The 2012 primary elections have passed into history, allowing some small measure of sanity to creep back into our lives…at least for a few days…while the survivors gird their loins for the November free-for-alls.
You don’t have to be anywhere close to the Potomac River to recognize the symptoms of sincerity: red, white, and blue bunting; smiling faces at the podium; promises of deliverance from each and every one of the nation’s woes at the mere cost of your vote. In the midst of the bombast, it’s tempting to believe that the monarchists had something going for them. Yet, when you consider what’s happened in our field in the last four years, you realize how important the campaign ritual is to us—just as our opinions are to those whose job security depends on the public’s good will.
Election campaigns can be likened to morality plays in which the protagonists dress in readily identifiable costumes and mouth easily grasped platitudes. There’s nothing wrong with this...in fact there is no other way. It’s a recognition that the issues are so huge and so diffuse that you can’t deal with them other than as abstractions. It’s a late-model matter of dragon-slaying, pure and simple, with the bounty going to those candidates with the better (or sometime best) ability to portray theirs as the “real” dragon. The amazing thing is that when all the hogwash is over, the dragons are still there, along with the problems they represent, but, because we’ve come to know them a little better, we’re able to deal with them more effectively...or so we tell ourselves.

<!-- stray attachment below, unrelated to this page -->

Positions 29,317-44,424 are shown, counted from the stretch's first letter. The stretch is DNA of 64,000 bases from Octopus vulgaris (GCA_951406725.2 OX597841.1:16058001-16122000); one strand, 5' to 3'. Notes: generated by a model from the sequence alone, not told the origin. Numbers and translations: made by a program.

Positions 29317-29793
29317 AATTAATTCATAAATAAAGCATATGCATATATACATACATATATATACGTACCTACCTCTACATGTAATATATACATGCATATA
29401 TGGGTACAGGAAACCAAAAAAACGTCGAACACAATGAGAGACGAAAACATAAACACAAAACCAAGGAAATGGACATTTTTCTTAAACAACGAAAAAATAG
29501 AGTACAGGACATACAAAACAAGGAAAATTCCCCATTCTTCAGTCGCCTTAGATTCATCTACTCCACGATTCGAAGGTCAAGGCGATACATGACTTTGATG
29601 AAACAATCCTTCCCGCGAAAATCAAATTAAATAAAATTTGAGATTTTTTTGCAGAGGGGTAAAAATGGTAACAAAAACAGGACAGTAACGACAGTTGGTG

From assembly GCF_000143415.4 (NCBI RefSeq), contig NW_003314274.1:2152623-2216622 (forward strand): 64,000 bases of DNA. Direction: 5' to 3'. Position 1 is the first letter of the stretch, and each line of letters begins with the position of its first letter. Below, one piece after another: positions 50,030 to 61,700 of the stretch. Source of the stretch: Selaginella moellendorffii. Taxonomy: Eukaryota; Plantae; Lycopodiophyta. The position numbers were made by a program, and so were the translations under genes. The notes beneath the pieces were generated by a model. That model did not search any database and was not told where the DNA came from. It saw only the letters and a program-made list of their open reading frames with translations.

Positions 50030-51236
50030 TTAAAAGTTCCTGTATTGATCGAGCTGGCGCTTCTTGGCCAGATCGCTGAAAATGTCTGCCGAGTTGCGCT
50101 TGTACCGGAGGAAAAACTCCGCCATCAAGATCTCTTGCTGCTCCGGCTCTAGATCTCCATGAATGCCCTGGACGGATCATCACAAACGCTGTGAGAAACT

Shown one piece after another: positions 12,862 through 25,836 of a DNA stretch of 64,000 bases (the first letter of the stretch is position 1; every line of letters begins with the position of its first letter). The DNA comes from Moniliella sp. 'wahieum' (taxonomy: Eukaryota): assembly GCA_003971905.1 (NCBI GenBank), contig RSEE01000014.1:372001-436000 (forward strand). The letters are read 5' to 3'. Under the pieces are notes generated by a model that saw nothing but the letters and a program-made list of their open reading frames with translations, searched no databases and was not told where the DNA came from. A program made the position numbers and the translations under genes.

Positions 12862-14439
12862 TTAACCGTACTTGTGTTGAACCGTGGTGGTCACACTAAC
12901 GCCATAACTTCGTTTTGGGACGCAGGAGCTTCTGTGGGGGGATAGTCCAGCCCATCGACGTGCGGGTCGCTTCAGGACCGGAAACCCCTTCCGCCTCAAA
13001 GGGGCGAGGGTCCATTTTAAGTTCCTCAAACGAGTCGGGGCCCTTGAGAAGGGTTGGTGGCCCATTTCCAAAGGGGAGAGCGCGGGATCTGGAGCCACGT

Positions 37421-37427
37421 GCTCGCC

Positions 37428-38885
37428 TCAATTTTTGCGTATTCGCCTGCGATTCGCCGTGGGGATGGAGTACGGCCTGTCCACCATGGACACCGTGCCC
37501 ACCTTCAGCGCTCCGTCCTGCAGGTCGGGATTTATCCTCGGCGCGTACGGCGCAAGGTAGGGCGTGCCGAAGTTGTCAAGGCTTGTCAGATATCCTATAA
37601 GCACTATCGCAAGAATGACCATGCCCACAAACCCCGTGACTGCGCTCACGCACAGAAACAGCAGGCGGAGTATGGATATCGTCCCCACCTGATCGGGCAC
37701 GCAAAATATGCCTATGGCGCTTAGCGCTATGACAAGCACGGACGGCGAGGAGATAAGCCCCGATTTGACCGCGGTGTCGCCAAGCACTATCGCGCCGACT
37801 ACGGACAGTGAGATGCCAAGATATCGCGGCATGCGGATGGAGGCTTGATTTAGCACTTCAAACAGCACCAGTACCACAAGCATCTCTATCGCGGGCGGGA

In my humble opinion our failing infrastructure represents a whole lot more danger to us than the ranting of tyrants abroad, and if you agree, it’s up to us to make our thoughts known to those who will serve as our leaders over the next several years.